Catherine Shone has had a passion for art as long as she can remember. Having completed several qualifications at The Learning Connexion, she is now a practicing artist, as well as one of our Distance Delivery mentors. We talked about her creative practice, and how she guides students to reach their goals.
Hi Catherine – describe yourself as an artist and tell us where you draw your inspiration from.
I don’t know how I would describe myself as an artist, I think creativity is something that is in a constant state of change so my artistic style and interests are always changing as I’m influenced by my environment. Over the years I’ve always seemed to come back in some form to my core values. Things such as colour, visible processes, natural environments and humour.
I work mainly with paint, both oils and watercolour with gold leaf. I don’t like to limit myself by my mediums and think you should always question what you can do with them.
How do you translate this approach to working with students at TLC?
I like to help my students build upon this idea of exploration as well, since the more time they allow themselves to explore, eventually it will give way to expression.
How do you sustain your creative practice - what projects get you excited?
I always have several projects on the go at once, this means I can satisfy my need for working with different mediums and processes or themes. I’m currently working on a series of oil paintings to be hung in overly embellished gilt frames that are traditional in the sense of ‘still life’ or ‘New Zealand landscape’ but I’m adding in something that perhaps shouldn’t be there.
The other project is something completely different, I am playing with colour values and how this changes perceived depth in an artwork. What might be viewed as abstract at first can be tied back to very traditional ways of painting. It may seem a bit vague as I am in the middle of the process at the moment, and part of that process is about testing without any outcome in mind. I have no idea how this will aesthetically or physically look when it comes to exhibition time.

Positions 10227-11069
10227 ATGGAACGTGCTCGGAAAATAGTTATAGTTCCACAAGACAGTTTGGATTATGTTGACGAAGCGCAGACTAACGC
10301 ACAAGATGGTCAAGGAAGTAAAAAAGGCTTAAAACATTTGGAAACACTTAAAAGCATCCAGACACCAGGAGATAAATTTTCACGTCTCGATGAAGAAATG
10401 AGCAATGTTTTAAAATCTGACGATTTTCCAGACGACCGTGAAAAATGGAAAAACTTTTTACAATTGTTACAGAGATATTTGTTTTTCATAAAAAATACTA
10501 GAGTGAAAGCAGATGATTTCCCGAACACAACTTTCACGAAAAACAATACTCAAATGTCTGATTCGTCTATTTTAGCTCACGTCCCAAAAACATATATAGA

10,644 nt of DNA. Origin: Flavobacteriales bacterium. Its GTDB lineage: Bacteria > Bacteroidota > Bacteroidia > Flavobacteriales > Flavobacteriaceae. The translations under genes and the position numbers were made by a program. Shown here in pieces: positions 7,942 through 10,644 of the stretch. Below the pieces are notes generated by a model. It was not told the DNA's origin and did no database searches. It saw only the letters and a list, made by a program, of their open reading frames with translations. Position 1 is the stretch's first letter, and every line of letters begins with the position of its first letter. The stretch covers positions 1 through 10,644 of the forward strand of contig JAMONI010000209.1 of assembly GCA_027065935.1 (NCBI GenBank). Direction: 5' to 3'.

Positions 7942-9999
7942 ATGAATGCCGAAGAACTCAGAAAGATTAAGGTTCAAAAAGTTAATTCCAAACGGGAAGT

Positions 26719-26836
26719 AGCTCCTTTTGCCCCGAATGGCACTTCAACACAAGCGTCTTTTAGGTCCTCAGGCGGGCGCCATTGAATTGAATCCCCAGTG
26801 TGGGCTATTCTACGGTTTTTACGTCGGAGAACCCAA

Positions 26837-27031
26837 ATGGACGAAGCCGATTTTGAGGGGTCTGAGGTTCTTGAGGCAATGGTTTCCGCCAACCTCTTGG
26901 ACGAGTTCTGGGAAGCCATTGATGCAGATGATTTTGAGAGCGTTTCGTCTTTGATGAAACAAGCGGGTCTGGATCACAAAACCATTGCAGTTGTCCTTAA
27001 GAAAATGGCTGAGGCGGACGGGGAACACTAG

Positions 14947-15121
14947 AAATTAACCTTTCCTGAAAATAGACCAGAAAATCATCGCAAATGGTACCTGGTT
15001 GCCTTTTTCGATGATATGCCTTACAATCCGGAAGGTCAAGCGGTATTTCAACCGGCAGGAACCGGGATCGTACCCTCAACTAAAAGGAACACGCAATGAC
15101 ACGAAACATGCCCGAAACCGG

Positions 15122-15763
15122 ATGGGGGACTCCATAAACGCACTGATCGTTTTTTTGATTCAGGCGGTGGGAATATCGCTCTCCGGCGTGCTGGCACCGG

What are some of the things you enjoy most about being a mentor at TLC?
I think working in an environment surrounded by fellow practicing artists means you are constantly being fuelled by others, the knowledge bank is overflowing and you just need to stick your head into another office to gain new insight. Sometimes tapping on another mentor’s shoulder and showing them your students' artwork can send you down a completely new rabbit hole of information to pass onto that student. I do get a bit excited when my students are exploring interesting projects.
"There's nothing better than watching a student wrapping up their programme, looking back over their creative journey and seeing the transformation. That is just so cool."
Are your skills and approach to creativity transferable into other fields in your life?
How to be spontaneous, take a leap of faith and have the confidence to pull it off have served me well so far. Creativity for me is about problem-solving in any given situation whether that is on the canvas or in a meeting.
What are the benefits of studying distance delivery, and what is the point of difference with our school and other places?
I think our students get a lot of one on one support from their mentor as well as follow-up emails. It’s like you’re going on your own creative tangent using art as a way to express it and you get assigned a guide to check in with regularly and offer you advice on where to go next. We do a lot of tailoring to suit what each individual is interested in exploring and making the programme work for them.
You have also studied at The Learning Connexion. How did that experience transform you?
I’ve completed levels 4 and 5 and am currently finishing my last year of Level 7. It has definitely been an eye-opener for what I perceive to be useful skills with a long-term focus. The biggest thing it gave me was confidence in owning my own ideas and presenting them to people confidently.
What advice would you give people starting out at TLC and wanting to pursue a creative pathway?
Allow yourself time to play. Slow down and don’t rush that big idea you have, you’re allowed to put it to one side and simply play with your medium, technique or idea first and don’t worry if you’re feeling a bit lost. In fact, feeling lost is part of the process so it’s probably a good sign!
You can see more of Catherine Shone's work on her Instagram.
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